To Kill a King (2003)
Movie InfoBritish filmmaker Mike Barker directs the political costume-drama To Kill a King. Set in 1645 at the end of the English Civil War, General Thomas Fairfax (Dougray Scott) celebrates the victory with his right-hand man Oliver Cromwell (Tim Roth). While, King Charles I (Rupert Everett) is held prisoner, he appeals to the sensibilities of Fairfax's wife, Lady Anne (Olivia Williams). The old friends disagree over what to do about the king; Fairfax is willing to compromise and Cromwell is far more strict. The Speaker of the House, Denzil Holles (James Bolam), leads a group of conspirators to make an illegal deal with the king, but they are discovered and subsequently punished. The king is put on trial and executed, making Cromwell in charge. The conclusion involves a reunion between Fairfax and a dying Cromwell. … More
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Critic Reviews for To Kill a King
Audience Reviews for To Kill a King
I enjoy English history. I am always looking for a well acted, good story, that has been put together well. I felt that this movie was almost that. It seemed to lack that certain something, though, that made it really good. Not enough drama. Not enough action (definitely not). All in all, however, I found it interesting...More
[font=Century Gothic]"To Kill a King" starts in 1645 as the English Civil War between the royalist forces defending King Charles I(Rupert Everett) and rebel forces favoring Parliament is finally winding down with the latter being victorious. Despite that, Oliver Cromwell(Tim Roth) still has to save his comrade in arms Lord Fairfax(Dougray Scott) from an assassin. All that is left to do is to have the king sign a treaty, allowing reforms to kick in. But he is not beaten yet, bribing Holles(James Bolam), the leader of Parliament, to win a vote, thereby angering Cromwell and Fairfax no end...[/font]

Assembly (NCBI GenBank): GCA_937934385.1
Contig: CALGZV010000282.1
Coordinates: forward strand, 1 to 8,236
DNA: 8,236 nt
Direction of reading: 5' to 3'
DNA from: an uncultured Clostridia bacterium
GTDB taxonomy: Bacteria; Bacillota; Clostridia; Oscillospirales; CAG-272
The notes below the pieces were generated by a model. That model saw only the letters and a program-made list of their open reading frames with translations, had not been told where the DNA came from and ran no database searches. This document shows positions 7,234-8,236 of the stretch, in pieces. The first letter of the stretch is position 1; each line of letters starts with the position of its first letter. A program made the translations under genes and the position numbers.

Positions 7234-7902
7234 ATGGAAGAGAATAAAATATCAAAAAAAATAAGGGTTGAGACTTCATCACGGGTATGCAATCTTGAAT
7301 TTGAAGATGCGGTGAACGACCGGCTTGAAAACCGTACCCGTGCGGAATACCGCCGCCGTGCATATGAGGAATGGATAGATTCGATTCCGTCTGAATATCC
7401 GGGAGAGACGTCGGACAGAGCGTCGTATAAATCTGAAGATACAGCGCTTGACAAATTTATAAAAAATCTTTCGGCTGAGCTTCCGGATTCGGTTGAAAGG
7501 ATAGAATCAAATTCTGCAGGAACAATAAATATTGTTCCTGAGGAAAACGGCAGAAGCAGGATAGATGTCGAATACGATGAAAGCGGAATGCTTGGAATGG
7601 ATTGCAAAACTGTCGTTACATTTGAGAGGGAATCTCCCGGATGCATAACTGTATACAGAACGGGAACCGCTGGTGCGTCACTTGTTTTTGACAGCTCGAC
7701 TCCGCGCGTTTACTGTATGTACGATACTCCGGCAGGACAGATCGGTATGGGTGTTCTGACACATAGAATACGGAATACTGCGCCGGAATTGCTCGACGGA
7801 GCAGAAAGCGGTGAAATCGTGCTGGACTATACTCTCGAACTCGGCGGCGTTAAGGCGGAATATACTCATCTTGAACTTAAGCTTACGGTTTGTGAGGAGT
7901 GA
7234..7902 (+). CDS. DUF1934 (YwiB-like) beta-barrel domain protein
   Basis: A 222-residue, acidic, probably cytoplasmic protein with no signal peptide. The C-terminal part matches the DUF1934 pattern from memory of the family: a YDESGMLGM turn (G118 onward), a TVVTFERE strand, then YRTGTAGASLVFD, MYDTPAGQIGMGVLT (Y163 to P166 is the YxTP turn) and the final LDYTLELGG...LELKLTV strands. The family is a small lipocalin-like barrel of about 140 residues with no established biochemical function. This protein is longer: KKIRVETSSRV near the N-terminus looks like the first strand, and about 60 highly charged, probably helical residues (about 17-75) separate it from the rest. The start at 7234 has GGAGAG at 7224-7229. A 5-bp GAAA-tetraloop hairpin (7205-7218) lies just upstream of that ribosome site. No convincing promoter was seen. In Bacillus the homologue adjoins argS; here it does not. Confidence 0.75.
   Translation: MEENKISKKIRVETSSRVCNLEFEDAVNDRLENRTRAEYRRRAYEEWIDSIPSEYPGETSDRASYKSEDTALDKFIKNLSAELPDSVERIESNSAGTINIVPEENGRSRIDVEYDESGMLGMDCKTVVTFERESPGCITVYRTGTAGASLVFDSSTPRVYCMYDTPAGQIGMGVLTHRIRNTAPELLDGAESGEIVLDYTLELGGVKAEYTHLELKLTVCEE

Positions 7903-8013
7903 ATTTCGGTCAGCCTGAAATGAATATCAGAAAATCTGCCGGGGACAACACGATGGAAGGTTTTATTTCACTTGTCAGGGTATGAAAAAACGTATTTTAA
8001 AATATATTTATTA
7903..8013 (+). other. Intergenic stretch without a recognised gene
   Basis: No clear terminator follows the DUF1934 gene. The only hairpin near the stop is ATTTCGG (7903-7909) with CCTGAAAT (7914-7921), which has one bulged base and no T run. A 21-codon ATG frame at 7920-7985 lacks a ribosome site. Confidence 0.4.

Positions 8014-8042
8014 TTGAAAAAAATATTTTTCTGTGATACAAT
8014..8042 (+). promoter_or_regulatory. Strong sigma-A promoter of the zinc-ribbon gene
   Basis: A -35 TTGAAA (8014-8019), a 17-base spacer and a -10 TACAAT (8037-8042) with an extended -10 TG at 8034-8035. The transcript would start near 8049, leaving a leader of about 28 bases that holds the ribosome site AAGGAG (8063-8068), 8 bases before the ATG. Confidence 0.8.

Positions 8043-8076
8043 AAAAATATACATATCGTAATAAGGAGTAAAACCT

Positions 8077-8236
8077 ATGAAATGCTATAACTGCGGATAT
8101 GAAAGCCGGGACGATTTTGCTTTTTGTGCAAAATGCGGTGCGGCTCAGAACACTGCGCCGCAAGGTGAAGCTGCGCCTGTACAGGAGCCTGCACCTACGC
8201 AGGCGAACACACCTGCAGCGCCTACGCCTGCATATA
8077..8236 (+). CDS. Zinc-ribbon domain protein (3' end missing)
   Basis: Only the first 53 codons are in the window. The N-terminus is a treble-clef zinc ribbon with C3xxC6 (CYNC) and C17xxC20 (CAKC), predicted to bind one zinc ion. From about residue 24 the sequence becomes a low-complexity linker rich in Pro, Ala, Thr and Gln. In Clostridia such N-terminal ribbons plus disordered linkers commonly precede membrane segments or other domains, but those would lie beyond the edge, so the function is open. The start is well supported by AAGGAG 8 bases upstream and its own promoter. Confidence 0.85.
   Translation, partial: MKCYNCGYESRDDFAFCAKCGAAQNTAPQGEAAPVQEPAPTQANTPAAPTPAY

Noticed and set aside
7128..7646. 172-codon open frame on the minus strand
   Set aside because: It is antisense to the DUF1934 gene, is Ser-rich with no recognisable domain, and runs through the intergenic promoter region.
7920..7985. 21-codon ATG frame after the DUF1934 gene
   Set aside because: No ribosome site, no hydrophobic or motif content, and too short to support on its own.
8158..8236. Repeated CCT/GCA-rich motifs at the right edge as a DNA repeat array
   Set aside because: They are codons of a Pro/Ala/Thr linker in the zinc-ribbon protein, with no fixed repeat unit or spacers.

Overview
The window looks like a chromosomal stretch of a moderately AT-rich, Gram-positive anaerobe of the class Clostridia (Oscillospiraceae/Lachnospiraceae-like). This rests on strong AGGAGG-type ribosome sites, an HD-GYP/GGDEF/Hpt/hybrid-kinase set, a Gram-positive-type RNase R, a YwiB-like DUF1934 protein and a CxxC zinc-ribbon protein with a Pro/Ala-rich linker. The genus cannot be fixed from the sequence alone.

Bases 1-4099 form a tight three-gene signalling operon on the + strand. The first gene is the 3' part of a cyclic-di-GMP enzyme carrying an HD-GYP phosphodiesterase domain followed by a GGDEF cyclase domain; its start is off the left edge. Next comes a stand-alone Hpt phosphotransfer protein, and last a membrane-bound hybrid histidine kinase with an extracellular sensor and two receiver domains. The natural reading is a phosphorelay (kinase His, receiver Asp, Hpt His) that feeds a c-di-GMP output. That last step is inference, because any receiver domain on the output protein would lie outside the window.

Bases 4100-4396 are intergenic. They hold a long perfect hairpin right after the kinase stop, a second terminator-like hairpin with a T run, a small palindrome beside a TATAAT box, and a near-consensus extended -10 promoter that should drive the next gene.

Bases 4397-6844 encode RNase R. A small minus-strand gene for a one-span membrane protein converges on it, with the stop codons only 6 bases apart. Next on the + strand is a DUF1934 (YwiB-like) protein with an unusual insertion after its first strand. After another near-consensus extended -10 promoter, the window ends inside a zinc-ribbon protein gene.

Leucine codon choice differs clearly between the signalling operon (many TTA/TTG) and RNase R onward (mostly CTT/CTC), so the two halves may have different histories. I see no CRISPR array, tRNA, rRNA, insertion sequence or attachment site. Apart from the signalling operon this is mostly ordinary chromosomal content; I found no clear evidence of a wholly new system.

[font=Century Gothic]With too much ground to cover with a limited budget, "To Kill a King" is a shallow and dry treatment of an important bit of history that errs by focusing primarily on the relationship between Cromwell and Fairfax(and also a lot on Fairfax and his wife Anne(Olivia Williams)) without giving any insight into whether Cromwell actually believed his rhetoric on reform or was just power mad. What may have worked would have been a focus on one particular moment, say the debate concerning the execution of the king and everything that would imply. As revolutions go, this one went too far(so many unnecessary deaths) and not far enough(no real reforms). Anyway, the reforms that Parliament was calling for would come in effect peacefully in 1688.[/font]
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